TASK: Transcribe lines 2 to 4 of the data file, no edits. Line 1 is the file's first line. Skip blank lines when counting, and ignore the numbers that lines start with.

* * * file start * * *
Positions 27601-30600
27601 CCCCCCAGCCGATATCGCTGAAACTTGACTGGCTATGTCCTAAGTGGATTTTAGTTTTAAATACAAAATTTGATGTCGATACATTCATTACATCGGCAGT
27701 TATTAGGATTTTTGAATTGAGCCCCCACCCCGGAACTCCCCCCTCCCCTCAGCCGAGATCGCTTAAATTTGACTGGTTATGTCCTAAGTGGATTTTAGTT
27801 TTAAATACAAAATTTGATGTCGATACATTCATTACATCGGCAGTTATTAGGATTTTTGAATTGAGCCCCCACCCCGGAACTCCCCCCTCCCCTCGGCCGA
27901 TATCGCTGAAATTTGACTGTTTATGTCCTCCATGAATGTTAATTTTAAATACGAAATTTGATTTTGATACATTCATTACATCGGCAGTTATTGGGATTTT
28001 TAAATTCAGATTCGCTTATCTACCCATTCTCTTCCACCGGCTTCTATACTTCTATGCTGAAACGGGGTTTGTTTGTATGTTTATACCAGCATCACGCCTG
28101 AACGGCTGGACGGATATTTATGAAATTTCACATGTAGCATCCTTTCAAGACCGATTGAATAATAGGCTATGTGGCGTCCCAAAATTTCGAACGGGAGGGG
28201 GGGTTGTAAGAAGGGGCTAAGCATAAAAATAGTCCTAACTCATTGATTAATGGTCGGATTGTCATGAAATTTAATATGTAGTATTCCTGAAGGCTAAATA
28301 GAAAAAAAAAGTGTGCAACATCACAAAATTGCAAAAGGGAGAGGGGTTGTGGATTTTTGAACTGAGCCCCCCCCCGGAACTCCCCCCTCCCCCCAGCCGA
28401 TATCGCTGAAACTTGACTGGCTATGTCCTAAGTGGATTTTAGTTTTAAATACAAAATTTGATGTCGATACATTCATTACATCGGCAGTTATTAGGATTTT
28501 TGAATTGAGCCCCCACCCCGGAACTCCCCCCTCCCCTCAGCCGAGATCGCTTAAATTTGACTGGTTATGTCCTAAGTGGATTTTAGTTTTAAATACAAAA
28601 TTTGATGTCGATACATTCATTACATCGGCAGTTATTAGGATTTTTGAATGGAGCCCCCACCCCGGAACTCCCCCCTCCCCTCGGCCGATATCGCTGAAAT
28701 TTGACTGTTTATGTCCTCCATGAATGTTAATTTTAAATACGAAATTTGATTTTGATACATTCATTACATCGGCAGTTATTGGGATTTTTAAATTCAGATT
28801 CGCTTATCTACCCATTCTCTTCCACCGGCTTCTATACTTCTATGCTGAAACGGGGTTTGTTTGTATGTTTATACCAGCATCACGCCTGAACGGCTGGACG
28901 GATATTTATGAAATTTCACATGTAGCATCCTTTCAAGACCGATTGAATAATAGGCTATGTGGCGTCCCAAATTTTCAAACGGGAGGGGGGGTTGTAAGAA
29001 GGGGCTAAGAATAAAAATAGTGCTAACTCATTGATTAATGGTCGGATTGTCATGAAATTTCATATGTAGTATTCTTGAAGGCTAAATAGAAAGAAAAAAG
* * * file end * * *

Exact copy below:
27601 CCCCCCAGCCGATATCGCTGAAACTTGACTGGCTATGTCCTAAGTGGATTTTAGTTTTAAATACAAAATTTGATGTCGATACATTCATTACATCGGCAGT
27701 TATTAGGATTTTTGAATTGAGCCCCCACCCCGGAACTCCCCCCTCCCCTCAGCCGAGATCGCTTAAATTTGACTGGTTATGTCCTAAGTGGATTTTAGTT
27801 TTAAATACAAAATTTGATGTCGATACATTCATTACATCGGCAGTTATTAGGATTTTTGAATTGAGCCCCCACCCCGGAACTCCCCCCTCCCCTCGGCCGA